“Martin Luther King, Jr., sitting up in heaven, has got to be one of the most pissed off angels up there,” said the skeleton of my father, considering King’s famous remark that forgiveness is not an occasional act but a permanent attitude.
“Forgive those who hate you, forgive those who humiliate you, forgive those who will never act humanly toward you, forgive those who will never admit they are shitting on you. King has got to be the angriest man in heaven. He did everything the way you would wish an oppressed person to petition for change. See how much has changed as a result of his life and sacrifice?”
Well, less than half of black children in America are now born in poverty.
“The percentage has actually gone up under our first black, our first mulatto, our first post-racial president,” said the skeleton.
That’s not fair, dad. He’s going to make some serious Tubmans on the lecture circuit when he’s through being the president. Plus, he’s surrounded by people who hate him, just because he’s a Muslim born in Kenya.
“Of course, you’re right,” said the skeleton.
I am thinking about forgiveness. Not as a permanent attitude but as a psychic necessity. If we don’t forgive, we carry the hurt and anger of the original injury until the end.
“Well, you can always use denial. That’s what most people do. You keep it in a box with a tight lid. The shit will come out once in a while, during a fight, or a bout of insomnia, but most of the time it can be kept quietly in an air-tight box. That’s the way most people handle it,” said the skeleton. “You know, that’s probably a good part of what my psoriasis was about, holding the rage in until it split my skin open.”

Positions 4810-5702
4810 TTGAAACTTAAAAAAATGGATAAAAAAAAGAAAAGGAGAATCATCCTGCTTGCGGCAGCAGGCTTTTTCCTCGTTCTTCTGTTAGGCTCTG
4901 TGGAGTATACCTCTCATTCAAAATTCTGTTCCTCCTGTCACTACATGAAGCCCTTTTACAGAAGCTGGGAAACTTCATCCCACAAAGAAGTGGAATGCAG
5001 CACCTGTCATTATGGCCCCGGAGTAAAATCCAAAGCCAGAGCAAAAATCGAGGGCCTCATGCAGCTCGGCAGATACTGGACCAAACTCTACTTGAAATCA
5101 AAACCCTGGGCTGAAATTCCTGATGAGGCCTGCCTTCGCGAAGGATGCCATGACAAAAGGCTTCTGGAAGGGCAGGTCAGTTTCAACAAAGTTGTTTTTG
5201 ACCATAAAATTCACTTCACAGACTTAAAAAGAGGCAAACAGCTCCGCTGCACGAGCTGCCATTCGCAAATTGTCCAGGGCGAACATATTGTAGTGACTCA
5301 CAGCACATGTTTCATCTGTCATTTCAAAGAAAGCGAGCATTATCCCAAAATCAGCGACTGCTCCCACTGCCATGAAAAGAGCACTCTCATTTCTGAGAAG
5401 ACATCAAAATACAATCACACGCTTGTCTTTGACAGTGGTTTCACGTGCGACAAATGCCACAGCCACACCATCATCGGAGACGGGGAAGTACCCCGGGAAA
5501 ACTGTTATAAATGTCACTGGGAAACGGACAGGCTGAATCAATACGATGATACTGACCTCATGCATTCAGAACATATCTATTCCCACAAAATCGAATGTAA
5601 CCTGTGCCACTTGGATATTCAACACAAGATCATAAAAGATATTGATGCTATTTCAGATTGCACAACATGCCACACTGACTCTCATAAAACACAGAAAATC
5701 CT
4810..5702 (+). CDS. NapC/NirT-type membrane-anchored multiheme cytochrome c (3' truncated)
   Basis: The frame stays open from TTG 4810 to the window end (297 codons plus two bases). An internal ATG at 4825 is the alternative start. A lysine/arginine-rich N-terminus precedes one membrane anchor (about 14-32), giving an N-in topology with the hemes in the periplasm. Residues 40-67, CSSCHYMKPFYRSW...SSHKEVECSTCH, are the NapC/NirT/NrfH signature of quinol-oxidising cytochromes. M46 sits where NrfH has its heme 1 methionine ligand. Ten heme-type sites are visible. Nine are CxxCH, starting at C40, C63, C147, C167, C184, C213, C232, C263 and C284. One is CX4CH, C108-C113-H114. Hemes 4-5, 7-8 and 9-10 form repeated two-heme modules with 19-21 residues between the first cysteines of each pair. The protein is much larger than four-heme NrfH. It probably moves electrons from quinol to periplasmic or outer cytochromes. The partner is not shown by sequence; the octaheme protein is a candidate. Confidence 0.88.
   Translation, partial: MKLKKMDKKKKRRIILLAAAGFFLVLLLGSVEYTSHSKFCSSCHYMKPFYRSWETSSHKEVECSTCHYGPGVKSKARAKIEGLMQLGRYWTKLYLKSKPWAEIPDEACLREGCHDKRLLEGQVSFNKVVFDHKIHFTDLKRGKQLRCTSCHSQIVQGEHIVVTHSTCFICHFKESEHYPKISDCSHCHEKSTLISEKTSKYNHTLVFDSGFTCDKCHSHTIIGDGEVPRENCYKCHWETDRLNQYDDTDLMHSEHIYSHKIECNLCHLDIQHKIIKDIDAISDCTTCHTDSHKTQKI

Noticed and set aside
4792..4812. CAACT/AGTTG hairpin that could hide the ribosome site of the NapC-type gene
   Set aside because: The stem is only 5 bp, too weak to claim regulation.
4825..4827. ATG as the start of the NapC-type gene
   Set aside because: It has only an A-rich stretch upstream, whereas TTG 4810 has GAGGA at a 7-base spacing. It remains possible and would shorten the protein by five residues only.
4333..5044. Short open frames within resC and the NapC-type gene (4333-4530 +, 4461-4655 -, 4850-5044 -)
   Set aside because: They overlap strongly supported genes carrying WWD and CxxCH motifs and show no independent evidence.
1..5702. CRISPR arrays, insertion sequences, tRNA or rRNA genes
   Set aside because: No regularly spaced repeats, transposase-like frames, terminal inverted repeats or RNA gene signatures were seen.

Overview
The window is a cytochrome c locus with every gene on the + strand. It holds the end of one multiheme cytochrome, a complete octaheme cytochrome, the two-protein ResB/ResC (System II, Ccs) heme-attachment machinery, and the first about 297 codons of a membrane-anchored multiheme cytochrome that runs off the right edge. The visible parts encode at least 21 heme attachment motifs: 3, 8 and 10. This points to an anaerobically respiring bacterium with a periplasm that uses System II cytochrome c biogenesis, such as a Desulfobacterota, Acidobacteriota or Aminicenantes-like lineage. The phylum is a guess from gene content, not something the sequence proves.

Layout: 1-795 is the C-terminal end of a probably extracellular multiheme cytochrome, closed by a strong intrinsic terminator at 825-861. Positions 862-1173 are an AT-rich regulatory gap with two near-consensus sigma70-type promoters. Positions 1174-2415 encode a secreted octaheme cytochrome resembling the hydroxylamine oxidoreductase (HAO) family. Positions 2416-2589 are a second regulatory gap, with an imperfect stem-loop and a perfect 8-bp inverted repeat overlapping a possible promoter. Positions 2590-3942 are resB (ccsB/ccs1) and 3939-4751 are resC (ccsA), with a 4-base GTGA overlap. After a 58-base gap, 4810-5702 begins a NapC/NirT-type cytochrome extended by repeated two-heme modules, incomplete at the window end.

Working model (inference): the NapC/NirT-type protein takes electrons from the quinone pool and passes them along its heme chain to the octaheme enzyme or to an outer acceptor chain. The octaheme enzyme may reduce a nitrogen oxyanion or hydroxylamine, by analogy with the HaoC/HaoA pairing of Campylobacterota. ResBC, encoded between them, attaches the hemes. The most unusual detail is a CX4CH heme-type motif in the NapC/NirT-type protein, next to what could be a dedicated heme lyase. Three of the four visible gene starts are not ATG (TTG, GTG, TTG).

Did you ever forgive anyone?
“No, not really. But, look, I felt bad about that at the end, when I sought your forgiveness for having been such an implacably angry bastard,” said the skeleton.
I was kind of amazed to hear my almost eighty-one year-old father apologize for the first time.
“Well, that’s the way it is, most of the time. We don’t do things until we have to,” said the skeleton. “I know you and your sister speculated about whether, if I’d known I was dying months in advance, I would have had the kind of discussion you and I had the last night of my life weeks or months earlier. You said I would have started making my peace in a more systematic way, your sister said I would have waited ’til the very end anyway. Who knows?
“Most of what you are assembling here is in the realm of speculation. The muddy, doomed little hamlet of Truvovich? Did it even exist in the first place? I assume so, because that’s what I was told by my mother, my uncle. Look on a map, even one made before the Nazis raked under hundreds of such ill-fated little shitholes. No trace of the place.
“So you speculate, it was across the Pina River from Pinsk, a ferry ride, they said. In the marshes, yes, that’s what’s across the river from Pinsk. Marshes, mud, we’ve heard the place described as muddy. You speculate. Sometimes that’s all we have to go on, sometimes not even that.
“So now you find yourself floundering as you try to find the narrative whip to drive this herd of meandering dogies into a story. Are you surprised? There is a wealth of detail here in these five hundred plus pages, but not the thread of a story. Have you made your reader vitally curious about this fascinating monster of a protagonist? No? Then, as Calvin Coolidge told the woman who bet her husband she could get the taciturn president to say more than two words: you lose.” The skeleton sniffed the hot, humid, mid-summer breeze.
I lose, sure, unless I can find my way.
“Here’s hoping you find your way,” said the skeleton, looking out with sightless eyes, his jaw set in permanent wryness.